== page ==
The View From Canada: A New Solution for the Problem of Wealth Inequality

The public has more confidence in nongovernment organizations and even business leaders than government to solve society's ills
November 4, 2014 Updated: November 3, 2014

The gap between rich and poor—wealth inequality—and what to do about it, is a hot topic. U.S. President Barack Obama calls it the defining issue of our times, and a Pew Research Center survey concludes that at least half of the people in Western economies see it as a “major” problem, one that threatens both our economic and social well-being.

Traditionally, solutions take two paths. One side calls for higher taxes, especially on the rich. Nine out of 10 Canadians support this idea according to Ipsos Reid, and the majority defines “rich” as anyone earning more than $150,000.

Calls from the other side assure us that leaving more money in the hands of individuals will fuel a stronger economy that will benefit everyone, forgetting that, after the financial meltdown, many people have more faith in mall psychics than the free market. For those looking for a real solution, neither option satisfies.

Despite its conceptual popularity, raising taxes, even on the rich, is still politically tricky. Many voters, particularly those in the middle class, fear that tax hikes on the wealthy will eventually trickle down. Others warn it will stall a shaky economic recovery and send capital flying to more tax-friendly destinations. Perhaps that’s why various governments have shied away from significant tax increases in recent years.

But the other reason is our lingering doubt about how well those dollars will be used. Trillions have been poured into social programs over the last 50 years, yet the wealth gap remains. Two surveys—the Edelman Trust Barometer and the Manning Barometer—suggest that trust in government is shriveling while the public has more confidence in nongovernment organizations and even business leaders to solve society’s ills.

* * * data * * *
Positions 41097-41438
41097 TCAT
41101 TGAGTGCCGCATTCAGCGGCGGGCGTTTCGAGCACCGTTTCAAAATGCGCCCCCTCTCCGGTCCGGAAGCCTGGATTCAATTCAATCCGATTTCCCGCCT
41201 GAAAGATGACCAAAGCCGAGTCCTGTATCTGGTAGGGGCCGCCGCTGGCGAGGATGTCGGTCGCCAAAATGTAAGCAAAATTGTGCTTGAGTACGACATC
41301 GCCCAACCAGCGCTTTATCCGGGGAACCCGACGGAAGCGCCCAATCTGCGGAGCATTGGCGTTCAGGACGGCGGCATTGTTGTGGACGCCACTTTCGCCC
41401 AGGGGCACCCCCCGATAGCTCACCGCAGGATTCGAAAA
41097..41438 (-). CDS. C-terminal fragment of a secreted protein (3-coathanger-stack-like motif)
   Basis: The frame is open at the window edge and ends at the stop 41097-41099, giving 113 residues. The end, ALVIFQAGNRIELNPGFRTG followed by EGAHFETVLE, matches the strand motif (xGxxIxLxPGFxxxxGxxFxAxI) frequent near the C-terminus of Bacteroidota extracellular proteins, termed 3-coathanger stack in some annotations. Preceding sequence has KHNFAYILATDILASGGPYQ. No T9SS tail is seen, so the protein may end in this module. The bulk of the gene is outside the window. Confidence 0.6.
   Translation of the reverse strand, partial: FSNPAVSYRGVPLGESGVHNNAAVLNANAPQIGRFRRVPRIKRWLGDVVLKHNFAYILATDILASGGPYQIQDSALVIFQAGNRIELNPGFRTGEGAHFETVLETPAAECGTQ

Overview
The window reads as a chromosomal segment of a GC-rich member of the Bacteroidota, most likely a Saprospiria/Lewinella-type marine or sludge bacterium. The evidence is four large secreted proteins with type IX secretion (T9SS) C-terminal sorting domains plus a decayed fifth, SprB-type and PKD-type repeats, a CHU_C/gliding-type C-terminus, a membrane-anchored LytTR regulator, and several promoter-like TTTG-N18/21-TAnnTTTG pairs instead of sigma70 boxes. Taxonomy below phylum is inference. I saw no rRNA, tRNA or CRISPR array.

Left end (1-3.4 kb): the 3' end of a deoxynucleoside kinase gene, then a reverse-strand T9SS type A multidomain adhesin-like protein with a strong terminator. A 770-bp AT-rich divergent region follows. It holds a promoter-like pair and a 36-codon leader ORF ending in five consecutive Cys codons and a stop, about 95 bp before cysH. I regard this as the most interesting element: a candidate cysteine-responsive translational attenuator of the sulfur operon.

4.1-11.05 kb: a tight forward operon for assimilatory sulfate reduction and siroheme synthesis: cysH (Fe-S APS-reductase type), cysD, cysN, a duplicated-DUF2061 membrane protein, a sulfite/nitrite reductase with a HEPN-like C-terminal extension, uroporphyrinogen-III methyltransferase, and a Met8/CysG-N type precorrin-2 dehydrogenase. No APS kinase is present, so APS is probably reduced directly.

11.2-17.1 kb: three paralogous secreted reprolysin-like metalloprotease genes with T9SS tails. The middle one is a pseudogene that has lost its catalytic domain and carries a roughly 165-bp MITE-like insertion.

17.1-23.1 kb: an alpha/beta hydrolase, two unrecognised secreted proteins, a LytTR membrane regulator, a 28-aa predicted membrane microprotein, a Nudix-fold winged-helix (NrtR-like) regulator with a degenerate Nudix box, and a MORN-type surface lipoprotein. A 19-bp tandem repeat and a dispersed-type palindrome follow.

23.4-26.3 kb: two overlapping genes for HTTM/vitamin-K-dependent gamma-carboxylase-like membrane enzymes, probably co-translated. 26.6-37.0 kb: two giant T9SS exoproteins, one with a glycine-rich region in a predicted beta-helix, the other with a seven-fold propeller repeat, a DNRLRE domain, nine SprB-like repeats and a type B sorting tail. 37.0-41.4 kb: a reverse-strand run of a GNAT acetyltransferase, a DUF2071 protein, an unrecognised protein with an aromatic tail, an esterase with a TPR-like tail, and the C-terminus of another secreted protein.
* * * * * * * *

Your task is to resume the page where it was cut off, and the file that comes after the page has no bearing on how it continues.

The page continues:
Moreover, the welfare state is largely perceived to be grossly inefficient—as bloated and unresponsive as Mike Duffy in a media scrum. In addition to being unaffordable, critics say the welfare state has created an underclass that robs the poor of their dignity and motivation for independence. Ironically, many of the people who scoff at the corrupt entitlement culture so clearly on display in the Canadian Senate, adamantly defend the same culture so obviously embedded in the welfare state.

Voters aren’t in the mood to pour more tax dollars into a faulty system. In his essay Beyond the Welfare State Policy, analyst Yuval Levin says the bureaucratic ineptitude of the welfare state creates cynicism that undermines society’s efforts to balance wealth and dynamism on one hand, and virtue and compassion on the other. He calls for answers that protect these divergent values, respect our individual freedoms, and balance our desire for a just society.

Voluntary Redistribution

Here’s one: Why not develop a fund that allows the poor to accumulate wealth—one that will allow rich and poor to participate in the process of wealth creation together through a program that creates self-sufficiency and public engagement on the issue of poverty? Low-income participants would invest their own dollars, which would be matched by contributions from public donors to create assets that could be used for post-secondary education.

With broad participation, this fund has the potential to grow to a healthy size, and generate a conservative return with the help of professional managers who would run it. The fund would also connect participants with social agencies that would help provide financial literacy and other supports.

According to Momentum Calgary, children with RESPs are eight times more likely to attend post-secondary education, and families with RESPs develop more effective savings habits. As the demand for skilled workers increases, making education affordable and attainable for more families is a wise community investment.

Through this fund, a poor family could do more than invest their small savings in an RESP with little chance of real growth; they could turbo-charge those modest savings with the support of socially motivated donors and grow them at a much higher rate. They would also gain the dignity and self-respect that comes from creating personal assets and begin to end the cycle of poverty through education. 

For those serious about addressing the wealth gap, this RESP fund approach offers a legitimate leg up.

If some form of economic redistribution is inevitable, the choice between forced distribution and free distribution offers both challenge and opportunity. If wealth inequality has warped democracy, then voluntary wealth distribution has the potential to restore it. The challenge is to see beyond the politics of the status quo. The opportunity is to rethink the way we might achieve a more balanced society by actively engaging rich and poor in the solution, and rewarding personal responsibility on both sides of the wealth divide.

Joni Avram helps donors, businesses, and nonprofit enterprises gain credibility, build influence, and grow support through effective marketing and engagement strategies. Portions of this article first appeared in You can follow Joni on Twitter @joniavram. Copyright

Views expressed in this article are the opinions of the author and do not necessarily reflect the views of The Epoch Times.